THE ELEGANCE OF A CONNAISSEUR
This collection is a fine example of one particular aspect – significant yet often overlooked – of the life and passions of art dealers. That they are, before all else, merchants, is more than obvious. Yet, the very fact that they often manage to combine with their work a sincere and deeply-entrenched love for the elegance of art is often unobserved. There are many examples both among the heirs to the great “antique dealer” families as well as among those people who have forged ahead in their work on their own. Among all those famous names we might mention that prince of late twentieth-century antique dealers, signor Accorsi whose legacy has been transformed into such an important collection for his city, Turin.
Even in the case of the collector we are currently describing, the passion of the dealer took precedence over his – albeit – highly active business activity. He chose his works attentively, from furniture and paintings to decorative objects, all often singled out after careful research. Over the years he collected a beautiful library of books – an essential working tool both for the dealer as well as for the true collector. His books were loved to the extent that they all bore sophisticated and beautifully selected bookplates.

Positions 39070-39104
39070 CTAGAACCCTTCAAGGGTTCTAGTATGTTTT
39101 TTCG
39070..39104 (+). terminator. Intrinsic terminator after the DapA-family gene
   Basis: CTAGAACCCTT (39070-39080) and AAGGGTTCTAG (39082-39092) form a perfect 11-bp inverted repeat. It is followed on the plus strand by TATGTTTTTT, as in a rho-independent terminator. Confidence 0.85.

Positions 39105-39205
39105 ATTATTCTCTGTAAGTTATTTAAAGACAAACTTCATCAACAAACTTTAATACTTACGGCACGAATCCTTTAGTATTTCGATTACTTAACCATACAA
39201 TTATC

The backdrop to the collection (we are in Piedmont let’s not forget!) is France and, especially, the France of the Rococo and Neo-classicism. There are, however, in the collections, meanderings into other areas all in line with the elegant, comfortable and inviting atmosphere of the house. Among the furniture in the collection there is a desk from the first half of the Eighteenth century, a Louis XV bureau stamped Boudin and four Piedmontese lacquered gilt armchairs. Among the paintings, as well as works by Coccorante and Tempesta, there is a wonderful gallery of portraits of the Savoy ruling house. The choice of ceramics has been carefully made over the years – both European and Chinese – and includes sculpture and bronzes. One of the most decorative pieces has to be the large (almost ninety centimetres high) pair of gilt bronze candelabras, probably French: two objects of sheer elegance.